Wednesday, September 1, 2010
Nitpicking Team USA's 37-point win
By Chris Sheridan
ISTANBUL, Turkey -- There was never any doubt that the Americans were going to win this one, and win it decisively -- which is exactly what they did, beating Iran 88-51. The bigger question was whether they were going to start showing that their offense had caught up to their defense, which continues to be their strongest suit.
Truth be told, it hasn't.
The turnovers keep on coming and coming, and the lack of ball movement and player movement in their half-court sets was again noticeable against Iran. After the game, Team USA director Jerry Colangelo agreed: "We need a lot of work."
And that is why the offensive execution, or lack thereof, is Team USA's greatest concern as it continues moving through its dead week -- a day off, followed by Wednesday's game against Iran and Thursday's against Tunisia, followed by three full days off before the single-elimination knockout round begins as the field at the World Championship is whittled down to 16.
"Well, the second half was a lot better than the first half," Colangelo said. "We were still throwing the ball away and forcing things in the first half. We need more movement, and we got better movement in the second half. Not as good as we need to be, that's why we need some good practice time and we can get that after our next game.
"The good thing is we got minutes for people who need minutes. [Danny] Granger could be a key guy because he can score. Tonight he showed he can do that if given some minutes. Kevin Love continues to be a contributor. You can depend on him for almost a rebound a minute, and he can score. And it was good for [Tyson] Chandler to get some productivity.
"But too helter-skelter, and we need some practice time. Real practice time."
Team USA should defeat Tunisia and finish atop Group B with a 5-0 record, and should go into the round of 16 against the fourth-place team from Group A -- a group that had a major surprise Wednesday when Angola defeated Germany 92-88 in overtime. Australia and Angola will now play each other Thursday with the stakes raised, the winner being assured of finishing no lower than third.
After the round of 16, the Americans would move on to a quarterfinal game in which Spain, currently third in Group D after two stunning losses, could very well be their opponent.
And in order to win against a quality opponent at that stage, the Americans are going to need to clean up their offensive act. Their two-point victory against Brazil two days earlier should have been a warning to them, but their sloppiness in the first half against Iran, which played almost nothing but zone defense, was a further indication they still have a long way to go to reach the level they'll need to be at to break America's 16-year drought in this tournament.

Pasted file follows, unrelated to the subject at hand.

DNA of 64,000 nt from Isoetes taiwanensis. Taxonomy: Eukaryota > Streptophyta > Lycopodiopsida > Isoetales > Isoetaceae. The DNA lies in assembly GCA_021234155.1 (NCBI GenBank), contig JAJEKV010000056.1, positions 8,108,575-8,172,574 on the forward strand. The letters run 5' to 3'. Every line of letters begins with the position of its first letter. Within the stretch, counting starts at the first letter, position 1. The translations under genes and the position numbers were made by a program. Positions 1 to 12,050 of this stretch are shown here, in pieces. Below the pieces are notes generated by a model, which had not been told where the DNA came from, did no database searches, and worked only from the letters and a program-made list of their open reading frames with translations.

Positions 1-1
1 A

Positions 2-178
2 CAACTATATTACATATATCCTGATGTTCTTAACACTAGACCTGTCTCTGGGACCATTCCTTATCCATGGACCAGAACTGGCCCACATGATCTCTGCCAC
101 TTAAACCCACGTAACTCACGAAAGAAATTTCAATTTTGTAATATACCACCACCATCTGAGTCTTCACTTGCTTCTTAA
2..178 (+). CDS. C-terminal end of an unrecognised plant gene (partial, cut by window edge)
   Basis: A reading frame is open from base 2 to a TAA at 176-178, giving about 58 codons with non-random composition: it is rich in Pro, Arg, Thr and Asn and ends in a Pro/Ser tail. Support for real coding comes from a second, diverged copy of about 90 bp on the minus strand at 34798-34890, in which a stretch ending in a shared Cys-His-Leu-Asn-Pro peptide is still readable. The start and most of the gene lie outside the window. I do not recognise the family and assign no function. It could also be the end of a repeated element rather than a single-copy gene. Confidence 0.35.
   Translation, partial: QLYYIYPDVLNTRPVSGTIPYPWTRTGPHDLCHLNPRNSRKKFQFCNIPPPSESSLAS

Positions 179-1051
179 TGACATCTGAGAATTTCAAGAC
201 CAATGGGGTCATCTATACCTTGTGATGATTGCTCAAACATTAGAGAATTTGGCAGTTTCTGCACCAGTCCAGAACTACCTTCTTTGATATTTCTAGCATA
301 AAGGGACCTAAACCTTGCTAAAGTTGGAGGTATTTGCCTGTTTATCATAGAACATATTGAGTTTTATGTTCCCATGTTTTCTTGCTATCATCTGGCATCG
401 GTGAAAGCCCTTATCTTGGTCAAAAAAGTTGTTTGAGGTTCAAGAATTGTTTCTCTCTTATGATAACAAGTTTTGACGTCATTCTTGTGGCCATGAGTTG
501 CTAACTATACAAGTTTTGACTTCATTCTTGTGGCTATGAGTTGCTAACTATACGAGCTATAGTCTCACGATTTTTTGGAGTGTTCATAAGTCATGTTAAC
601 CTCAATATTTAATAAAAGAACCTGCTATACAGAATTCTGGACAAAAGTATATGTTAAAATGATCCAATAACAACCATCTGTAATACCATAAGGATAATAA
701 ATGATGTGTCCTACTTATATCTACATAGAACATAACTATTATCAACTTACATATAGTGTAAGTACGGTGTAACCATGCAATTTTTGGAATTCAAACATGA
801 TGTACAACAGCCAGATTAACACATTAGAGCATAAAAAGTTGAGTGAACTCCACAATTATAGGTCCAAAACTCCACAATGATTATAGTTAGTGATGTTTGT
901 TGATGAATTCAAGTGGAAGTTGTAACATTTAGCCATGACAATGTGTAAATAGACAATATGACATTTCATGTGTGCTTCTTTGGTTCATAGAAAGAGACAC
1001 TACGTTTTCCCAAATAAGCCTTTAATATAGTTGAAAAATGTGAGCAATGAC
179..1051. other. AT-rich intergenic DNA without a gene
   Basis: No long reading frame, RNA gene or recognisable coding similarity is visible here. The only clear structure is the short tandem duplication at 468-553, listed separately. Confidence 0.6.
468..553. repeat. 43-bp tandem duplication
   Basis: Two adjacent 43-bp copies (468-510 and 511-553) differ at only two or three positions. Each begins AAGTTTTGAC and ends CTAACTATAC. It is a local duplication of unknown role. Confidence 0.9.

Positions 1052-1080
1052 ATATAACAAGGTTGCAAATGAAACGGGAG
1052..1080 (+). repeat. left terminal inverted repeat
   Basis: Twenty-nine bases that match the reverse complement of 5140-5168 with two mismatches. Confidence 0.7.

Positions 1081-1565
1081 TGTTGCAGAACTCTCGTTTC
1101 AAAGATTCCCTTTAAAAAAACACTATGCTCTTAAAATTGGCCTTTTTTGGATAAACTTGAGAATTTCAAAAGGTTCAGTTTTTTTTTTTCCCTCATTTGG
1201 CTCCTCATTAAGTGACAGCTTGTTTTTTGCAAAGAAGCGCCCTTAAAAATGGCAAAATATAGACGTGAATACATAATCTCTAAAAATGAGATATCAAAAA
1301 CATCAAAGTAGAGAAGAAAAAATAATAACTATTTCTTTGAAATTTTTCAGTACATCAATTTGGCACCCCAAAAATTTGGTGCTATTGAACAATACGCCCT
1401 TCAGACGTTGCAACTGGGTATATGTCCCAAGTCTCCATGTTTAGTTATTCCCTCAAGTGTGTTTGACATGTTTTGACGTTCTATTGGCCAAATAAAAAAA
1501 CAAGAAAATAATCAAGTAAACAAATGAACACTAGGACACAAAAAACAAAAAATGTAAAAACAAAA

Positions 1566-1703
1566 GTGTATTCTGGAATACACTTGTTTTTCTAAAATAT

They almost never run the high pick-and-roll, their point guards often try to break down a zone by penetrating into the lane, where a big man is allowed to stay stationary, and their drive-and-kick offense produces roughly as many turnovers as it does open jump shots.
Against Brazil two nights earlier, they had only eight assists on their 23 field goals.
"For us, we learned a lot from watching the Brazil game," Iran coach Veselin Matic said. "American team have a problem with the one-on-one game. They can't really play one-on-one. [Kevin] Durant, [Chauncey] Billups need to speed up to play one-on-one, but they are a team that is not under control. They are not really good in the one-on-one game. Today, [Derrick] Rose didn't penetrate to the basket, and they don't have a post-up player."
I charted all 85 of the Americans' offensive possessions against Iran, 45 in the first half and 40 in the second. They had four turnovers and two missed shots among their first eight possessions, and they ended the first quarter with a 24-second violation for their seventh turnover of the period. They got less sloppy as the game progressed, but the number of times in which they passed the ball multiple times to produce an open look numbered fewer than 10.
Their turnover totals from their first four games have included 17 vs. Slovenia, 22 against Brazil and 17 against Iran. Only in their opener against Croatia (seven TOs) did they look crisp.
"I think we've had lapses that we have to get away from," said Love, who led the Americans with 13 points despite playing just under 11 minutes. "We're having so many turnovers. I think if we clean that up, we can be a very, very good team. It's getting down to crunch time now when it's one and done. So we need to get better now, we need to come together now or we could be sent home early."
Against Iran, the Americans again used their athleticism to force turnovers that translated into transition opportunities, but their ability to keep using that formula will decline in the latter stages of the tournament when the quality of the opposition -- and the familiarity of those players with their teammates -- will change the equation.
Still, they have time to work on what's ailing them. As Allen Iverson famously said: "We're talking about practice."
"I think part of it is we've gotten a little bit mentally tired. And you don't practice. And so the habits we're trying to build, sometimes you revert back to less productive habits," coach Mike Krzyzewski said. "So we want to use these two games as a chance for us to get sharper, and we were much sharper in the second half than the first half.
"And hopefully tomorrow we'll be even sharper, and then we get a chance to practice before the medal round."